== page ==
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the old survey-town.ship of Delft, — No. 12 of Scriba's pat-
ent. Since that time no new town has been organized, and
West Monroe is still the youngest of the Oswego County

By the United States census of 1840 the total population
of the county was forty-three thousand six hundred and
nineteen, an increase of only five thousand three hundred
in five years. This showed the result of " hard times" very
plainly, for during the semi-decade from 1830 to 1835 the
iiicrcjusc had been over eleven thonsand.



It was not until 1840 that the Oswego County Agricul-
tural Society was organized, that event occurring on the
1st of February in that year. The first president was N.
G. White, and the first fair was held at Oswego, coni-
mencing on the 7th of the following October. For fifteen
years the location of the fiiir was changed each year. A
more full description of the society will be given farther on.

With the new decade the condition of the county began
slowly to improve ; yet it was several years ere it had
fairly recovered from the " hard times." From about
1844, however, until 1857 was a season of very general
prosperity. The log houses almost entirely disappeared.
The old red frames which in early times had been the resi-
dences of the most prominent men in each rural district
now looked shabby and forlorn beside the handsome white
form-houses, with green blinds, which rose in every direc-
tion. The cleared ground was extended on every side, and
the greater part of the county took on all the characteristics
which distinguish an old from a new country. The com-
merce, too. which passed through the Oswego canal, Lake
Ontario, and the Welland canal continually

The appearance of the lake, too, at least in
changed with that of the land. Where once the broad ex-
panse had been broken only by the solitary canoe of the
savage, and later by the occasional bateau of the fur-trader,
now schooners and sloops and brigs swept in rapid succes-
sion befoi-e the breeze over the rippling surface, deeply
loaded with the grain of Canada and Ohio and Michigan,
and of still more distant fields, or bearing in return the
manufactures of the east and the immigrant of Europe.

Among these white-winged burden-bearers, too, was often
seen the dark cloud of smoke which denoted the presence
of the less picturesque but more rapid steamboat, crowded
with passengers of the better class, for whom, before the
completion of the Central railroad, the Lake Ontario steamer
was the principal means of summer travel. The " United
States," the " Bay State," the " Northerner," the " Onta-
rio," the " New York," the " Cataract," the " Niagara,"
and numerous other steamers navigated the lake, landing
and receiving passengers at and from Oswego by thousands,
and freight by hundreds of tons. The first propeller on
the lakes was built at Oswego, in 1842, by Sylvester Doo-
little, of that place, — now the proprietor of the Doolittle
House, — and numerous others speedily followed.

Meanwhile, however, another son of steam had been
born ; another agent had taken its place among the instru-
ments of modern civilization, destined apparently to surpass
the canal, the steamboat, and all the other methods of trans-
portation previously known. A company had been formed
to build a railroad from Oswego to Syracuse as early as
1839, and a route was surveyed the same year. But the
times were not propitious, and nothing moi-e was done for
over seven years. In March, 1847, the company was fully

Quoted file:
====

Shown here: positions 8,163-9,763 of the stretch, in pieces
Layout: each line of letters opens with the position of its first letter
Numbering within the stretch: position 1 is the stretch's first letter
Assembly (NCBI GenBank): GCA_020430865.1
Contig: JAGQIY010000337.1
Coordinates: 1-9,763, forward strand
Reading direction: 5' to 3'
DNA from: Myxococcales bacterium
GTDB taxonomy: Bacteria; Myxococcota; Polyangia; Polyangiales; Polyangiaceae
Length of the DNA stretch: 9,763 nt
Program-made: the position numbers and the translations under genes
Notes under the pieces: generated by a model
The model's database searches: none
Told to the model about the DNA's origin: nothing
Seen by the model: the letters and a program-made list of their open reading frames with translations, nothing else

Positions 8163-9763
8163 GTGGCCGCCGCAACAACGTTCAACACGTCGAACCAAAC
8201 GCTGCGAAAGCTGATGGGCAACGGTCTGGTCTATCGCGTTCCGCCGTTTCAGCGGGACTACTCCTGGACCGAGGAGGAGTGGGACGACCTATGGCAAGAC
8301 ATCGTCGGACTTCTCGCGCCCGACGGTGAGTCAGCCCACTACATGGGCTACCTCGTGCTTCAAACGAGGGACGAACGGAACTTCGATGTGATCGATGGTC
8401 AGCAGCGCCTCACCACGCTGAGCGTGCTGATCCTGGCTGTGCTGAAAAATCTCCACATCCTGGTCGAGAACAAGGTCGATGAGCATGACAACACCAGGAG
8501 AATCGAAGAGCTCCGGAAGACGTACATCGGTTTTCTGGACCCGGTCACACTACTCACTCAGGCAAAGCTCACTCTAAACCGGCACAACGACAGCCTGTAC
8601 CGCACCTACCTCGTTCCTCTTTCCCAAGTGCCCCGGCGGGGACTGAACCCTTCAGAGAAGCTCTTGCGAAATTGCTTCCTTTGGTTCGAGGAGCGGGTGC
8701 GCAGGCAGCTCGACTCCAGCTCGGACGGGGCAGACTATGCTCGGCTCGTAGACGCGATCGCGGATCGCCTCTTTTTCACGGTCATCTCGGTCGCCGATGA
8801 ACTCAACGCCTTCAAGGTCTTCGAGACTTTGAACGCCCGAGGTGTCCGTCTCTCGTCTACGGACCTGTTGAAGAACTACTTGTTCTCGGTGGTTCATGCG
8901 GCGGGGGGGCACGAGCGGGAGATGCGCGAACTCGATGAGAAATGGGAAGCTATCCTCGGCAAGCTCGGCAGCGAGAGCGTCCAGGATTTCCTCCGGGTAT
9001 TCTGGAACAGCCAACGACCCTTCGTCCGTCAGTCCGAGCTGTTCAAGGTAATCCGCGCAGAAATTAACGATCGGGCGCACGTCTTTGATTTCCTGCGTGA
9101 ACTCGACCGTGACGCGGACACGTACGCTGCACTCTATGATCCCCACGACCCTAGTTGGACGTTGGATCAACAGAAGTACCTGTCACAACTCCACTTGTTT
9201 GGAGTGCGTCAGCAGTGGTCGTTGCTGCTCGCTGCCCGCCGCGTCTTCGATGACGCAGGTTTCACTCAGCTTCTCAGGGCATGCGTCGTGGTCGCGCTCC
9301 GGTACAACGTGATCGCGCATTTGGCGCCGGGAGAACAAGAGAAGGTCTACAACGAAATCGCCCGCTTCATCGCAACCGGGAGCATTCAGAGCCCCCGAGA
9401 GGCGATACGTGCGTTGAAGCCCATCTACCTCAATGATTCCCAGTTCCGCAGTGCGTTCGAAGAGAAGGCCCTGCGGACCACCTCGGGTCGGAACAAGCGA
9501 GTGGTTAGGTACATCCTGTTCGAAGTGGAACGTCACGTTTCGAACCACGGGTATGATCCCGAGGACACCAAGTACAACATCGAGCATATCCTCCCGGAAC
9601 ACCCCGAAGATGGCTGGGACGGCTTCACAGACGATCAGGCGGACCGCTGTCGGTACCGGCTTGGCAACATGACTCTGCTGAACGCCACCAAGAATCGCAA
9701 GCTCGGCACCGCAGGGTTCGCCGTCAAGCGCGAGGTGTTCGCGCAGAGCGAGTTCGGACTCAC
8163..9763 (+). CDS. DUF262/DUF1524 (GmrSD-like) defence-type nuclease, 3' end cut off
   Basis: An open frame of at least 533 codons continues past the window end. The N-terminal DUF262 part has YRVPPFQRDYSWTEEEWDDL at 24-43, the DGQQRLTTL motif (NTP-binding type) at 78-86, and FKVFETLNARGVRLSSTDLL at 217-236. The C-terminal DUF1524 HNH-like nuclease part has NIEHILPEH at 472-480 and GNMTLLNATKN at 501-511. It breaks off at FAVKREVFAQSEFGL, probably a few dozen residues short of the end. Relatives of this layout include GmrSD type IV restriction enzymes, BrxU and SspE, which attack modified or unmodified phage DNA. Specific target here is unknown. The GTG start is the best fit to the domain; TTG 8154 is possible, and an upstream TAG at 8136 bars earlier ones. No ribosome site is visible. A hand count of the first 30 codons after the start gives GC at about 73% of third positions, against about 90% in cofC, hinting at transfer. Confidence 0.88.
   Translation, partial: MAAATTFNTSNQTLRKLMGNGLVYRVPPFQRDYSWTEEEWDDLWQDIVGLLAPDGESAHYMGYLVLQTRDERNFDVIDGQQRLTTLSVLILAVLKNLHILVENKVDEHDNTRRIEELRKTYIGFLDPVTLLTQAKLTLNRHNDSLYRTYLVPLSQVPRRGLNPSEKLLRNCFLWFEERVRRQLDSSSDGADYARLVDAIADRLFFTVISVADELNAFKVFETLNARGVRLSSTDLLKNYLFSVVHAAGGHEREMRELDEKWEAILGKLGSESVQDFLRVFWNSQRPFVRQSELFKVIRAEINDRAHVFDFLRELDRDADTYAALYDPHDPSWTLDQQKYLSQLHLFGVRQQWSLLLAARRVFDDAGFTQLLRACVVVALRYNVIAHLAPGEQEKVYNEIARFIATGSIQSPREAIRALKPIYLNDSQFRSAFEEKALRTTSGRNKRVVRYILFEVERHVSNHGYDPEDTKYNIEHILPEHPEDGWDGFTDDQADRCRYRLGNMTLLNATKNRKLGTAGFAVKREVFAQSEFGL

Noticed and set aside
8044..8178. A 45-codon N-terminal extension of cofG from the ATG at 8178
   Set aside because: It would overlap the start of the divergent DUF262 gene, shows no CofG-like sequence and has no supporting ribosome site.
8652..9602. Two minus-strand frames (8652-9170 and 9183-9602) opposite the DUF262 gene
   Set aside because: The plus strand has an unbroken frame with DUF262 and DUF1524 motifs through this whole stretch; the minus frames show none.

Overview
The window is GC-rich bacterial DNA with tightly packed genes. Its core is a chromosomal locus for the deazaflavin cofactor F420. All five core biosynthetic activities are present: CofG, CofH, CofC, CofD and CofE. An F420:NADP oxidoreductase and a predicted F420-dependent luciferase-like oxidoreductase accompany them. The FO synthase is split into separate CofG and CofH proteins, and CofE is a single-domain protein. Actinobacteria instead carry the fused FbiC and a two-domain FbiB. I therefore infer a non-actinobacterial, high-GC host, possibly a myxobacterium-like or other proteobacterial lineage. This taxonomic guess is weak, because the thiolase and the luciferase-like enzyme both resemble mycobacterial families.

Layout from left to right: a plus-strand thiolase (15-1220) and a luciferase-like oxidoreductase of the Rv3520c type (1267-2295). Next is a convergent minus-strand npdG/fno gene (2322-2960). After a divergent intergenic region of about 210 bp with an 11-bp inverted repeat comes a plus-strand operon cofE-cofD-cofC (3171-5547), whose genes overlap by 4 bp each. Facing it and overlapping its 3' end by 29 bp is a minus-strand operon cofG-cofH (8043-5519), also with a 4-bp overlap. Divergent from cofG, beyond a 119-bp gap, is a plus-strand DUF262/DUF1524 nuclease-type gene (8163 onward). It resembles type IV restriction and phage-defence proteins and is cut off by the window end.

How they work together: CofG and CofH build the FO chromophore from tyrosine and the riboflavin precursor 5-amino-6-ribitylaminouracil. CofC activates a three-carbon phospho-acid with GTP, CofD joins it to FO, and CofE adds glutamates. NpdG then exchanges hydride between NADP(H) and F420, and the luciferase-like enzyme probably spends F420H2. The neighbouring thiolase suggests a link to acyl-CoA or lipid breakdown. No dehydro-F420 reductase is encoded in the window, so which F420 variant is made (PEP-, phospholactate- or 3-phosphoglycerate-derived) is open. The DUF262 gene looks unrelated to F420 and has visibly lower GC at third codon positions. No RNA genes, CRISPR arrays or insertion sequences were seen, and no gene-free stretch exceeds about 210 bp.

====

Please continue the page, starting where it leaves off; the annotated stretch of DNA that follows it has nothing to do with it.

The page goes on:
organized under the name of the Oswego and Syracuse
railroad company, and work was begun the same season.
During that and the succeeding years the enterprise was
pushed rapidly forward. In October, 1848, it was com-
pleted, and the iron horse every day went screaming up
and down the west bank of the Oswego, where not so very
long since the Indian war-whoop had sounded ; where Eng-

lish and French and Americans had met in deadly conflict ;
where the burden-bearing squaw had been succeeded by the
ox-cart ; the ox-cart by the stage-coach ; the stage-coach by
the canal-boat ; and where now the valiant captain of the
passenger-packet saw his brief reign brought to an untimely
close by the advent of the locomotive engineer.

The Rome and Watertown railroad company showed a
much longer hiatus between its organization and the begin-
ning of its labors. The former was accomplished in 1832,
but it was not until November, 1848, that work was actu-
ally commenced at Rome. In the autumn of 1849 the
road was completed to Camden, Oneida county. The next
year the most of the work in Oswego County was done, and
in May, 1851, the road was in running order to Pierrepont
Manor, a short distance north of the county line. This
road crossed the towns of Amboy (barely a corner), Wil-
liam.stown, Albion, Richland, and Sandy Creek, and fur-
nished a market to a large section of the county which had
previously been almost without one. On being subsequently
extended to Watertown, it took the name of the Watertown,
Rome and Ogdensburg i-ailroad.

Another public work of this era was the improvement of
the Oneida river. In 1846 a steamboat was placed on
Oneida lake, and the dwellei-s on its shores began to hope
for a renewal of the old times when that was the great
route of western travel and commerce. An appropriation
to improve the navigation of the river was obtained from
the legislature. A coffer-dam was built at Fort Brewerton
to deepen the channel. A lock was also built at Coughde-
noy, four miles below Fort Brewerton, and another at Oak
Orchard creek, five miles farther down. This furnished
ample means of communication between lakes Oneida and
Ontario, but has not resulted in diverting any great amount
of travel from the Syracuse route.

In this period, too, some one, tired of the terrible roads
of those days, conceived the idea of covering some of the
principal ones with four-inch plank (as being cheaper than
turnpiking or macadamizing them), the expense to be re-
paid by tolls. In 1845 a charter was granted for a com-